Publish and share research data - an overview
Expectations of publishing and making research data available are rising. The situation with COVID-19 has accelerated the process. Both publishers and funders often require a reference to the underlying data when your article is published. Even when your manuscript undergoes a peer review, the underlying data can be requested.
Since the autumn of 2020 a new service, the Data Access Unit (DAU), has been established at the Karolinska Institutet University Library (KIB). We are a team with different competences and our task is to support you as a researcher and employee at KI in the process of publishing and sharing your research data.
Checklist - What is important to think about?
Your research data ...
FAIR stands for Findable, Accessible, Interoperable and Reusable. According to the FAIR principles research data have to be findable, there must be information on how to access them, they have to be compatible with other data, and they must be reusable. The FAIR principles play an important role in the work for Open Science and describe some of the most central guidelines for good data management and for Open Access to research data.
A large amount of research data at KI contains sensitive data with various forms of personal data. Not all such data can be shared openly, but they can be described, e.g. with metadata in an open data repository such as DORIS, which is offered via KI's Data Access Unit (DAU).
Personal data in research at KI
You will need to find a suitable data repository where you can describe and publish your dataset. If the data contains personal data or other information worthy of protection, KI's repository linked to DORIS, is the solution currently available to the KI researchers. With this solution, a description of the dataset becomes openly available while access to data is restricted. If your dataset does not contain information worthy of protection, it can be published publicly available. In that case, there are many different repositories to choose from.
When your dataset is published in a data repository, it can be assigned a Persistent Identifier (PID). A PID is a unique and persistent reference that makes it possible to find and reuse digital material. A Digital Object Identifier (DOI) is a PID that is often used for research data and scientific articles. In the article publishing process, it is common that the publisher requests a DOI to underlying data. The DOI will be used to create a consistent link from the article to the research data the analysis is based on. To make sure the DOI works as a link, the DOI code needs to be preceded by https://doi.org/. Example: https://doi.org/10.5878/6fcv-1795.
In the database Registry of Research Data Repositories you could find information about if a data repository assigns published datasets with a persistent identifier and, if so, what type of identifier, e.g. DOI.
In parallel with the fact that many research funders have increased their requirements for openly shared and published research data, journal publishers also have offers and occasionally requirements for the publication of datasets. This is something you might get information about when uploading your manuscript for peer review.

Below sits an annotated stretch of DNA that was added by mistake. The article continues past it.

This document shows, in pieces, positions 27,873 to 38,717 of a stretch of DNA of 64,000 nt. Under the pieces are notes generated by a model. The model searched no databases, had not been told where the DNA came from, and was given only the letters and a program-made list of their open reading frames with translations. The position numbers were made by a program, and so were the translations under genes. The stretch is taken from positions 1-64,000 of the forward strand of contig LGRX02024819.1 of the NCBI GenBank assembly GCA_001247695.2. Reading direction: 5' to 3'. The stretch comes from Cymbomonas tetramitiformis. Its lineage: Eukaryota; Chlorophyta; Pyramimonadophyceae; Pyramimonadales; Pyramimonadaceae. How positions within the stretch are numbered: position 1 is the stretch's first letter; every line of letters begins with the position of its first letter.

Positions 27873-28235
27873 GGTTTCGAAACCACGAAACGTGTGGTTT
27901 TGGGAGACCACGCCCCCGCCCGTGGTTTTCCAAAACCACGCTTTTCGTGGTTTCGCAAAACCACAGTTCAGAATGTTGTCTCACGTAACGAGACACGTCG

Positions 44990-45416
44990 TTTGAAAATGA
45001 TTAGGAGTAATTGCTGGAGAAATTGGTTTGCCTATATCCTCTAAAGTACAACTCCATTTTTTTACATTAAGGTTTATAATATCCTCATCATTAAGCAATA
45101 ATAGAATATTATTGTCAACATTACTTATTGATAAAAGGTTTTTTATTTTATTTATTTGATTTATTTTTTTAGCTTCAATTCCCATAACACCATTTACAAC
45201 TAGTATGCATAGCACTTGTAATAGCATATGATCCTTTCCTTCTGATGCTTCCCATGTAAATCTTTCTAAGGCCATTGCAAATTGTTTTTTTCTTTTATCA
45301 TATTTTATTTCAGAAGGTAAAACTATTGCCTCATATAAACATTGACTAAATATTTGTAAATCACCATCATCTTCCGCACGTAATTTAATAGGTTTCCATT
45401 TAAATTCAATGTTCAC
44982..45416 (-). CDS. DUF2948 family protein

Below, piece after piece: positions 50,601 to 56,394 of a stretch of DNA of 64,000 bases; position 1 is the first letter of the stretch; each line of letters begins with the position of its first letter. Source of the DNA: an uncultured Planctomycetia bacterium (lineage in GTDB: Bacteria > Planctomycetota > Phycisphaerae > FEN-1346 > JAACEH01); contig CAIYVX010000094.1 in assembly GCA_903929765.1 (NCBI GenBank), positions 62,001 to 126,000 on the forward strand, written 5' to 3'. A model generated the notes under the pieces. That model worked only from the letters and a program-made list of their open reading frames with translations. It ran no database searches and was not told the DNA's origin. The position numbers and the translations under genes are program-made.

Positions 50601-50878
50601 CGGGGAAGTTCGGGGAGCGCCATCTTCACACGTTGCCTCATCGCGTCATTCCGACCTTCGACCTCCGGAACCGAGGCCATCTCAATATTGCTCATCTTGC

When choosing a journal, it may therefore be wise to review in advance how you ought to publish or share your data related to the manuscript. And that the publishing method the publisher recommends also complies with the requirements and instructions from your research funder.
The recommendations of the research funders and the journal publishers.
Do you need to know more about how to publish or share research data? The Data Access Unit (DAU) at the library offers tailor-made workshops on the subject for KI's research groups and departments. A number of fixed, digital opportunities per semester are also offered for researchers and doctoral students to register for. All workshops are held in English.
Cite and refer to research data
Citing data means referring to a published collection of research data in the same way as you do for journal articles, reports, conference papers and other publications. A reference to a published data collection should include sufficient information to be able to find the correct version.
DataCite and CrossRef have developed a tool: DOI Citation Formatter where you can choose the style of citation. A citation to data should include sufficient information for others to be able to find the correct version of data.
The citation must contain:
- Principal investigator(s) / organisation
- Data repository
To refer to datasets, use the library's reference guides for APA & Vancouver
Licenses for research data
In order for research data that has been made openly available to be reusable, the material needs to be assigned with a license. A license provides information about what is allowed to do with the dataset and what is not allowed. Creative Commons and Open Data Commons licenses are commonly used open licenses for research data.
Read more about Licenses, embargoes and restrictions for research data at the Swedish National Data Service.
Documentation of research data and analyzes improves the conditions for the analyzes to be reproducible. This allows both you and your research group members and others to repeat the analyzes and arrive at the same results.
Do you think this sounds complicated and want to know more? You are always welcome to contact us with your questions at the Data Access Unit (DAU). You are also welcome to register to our workshops, current workshops are advertised in our calendar.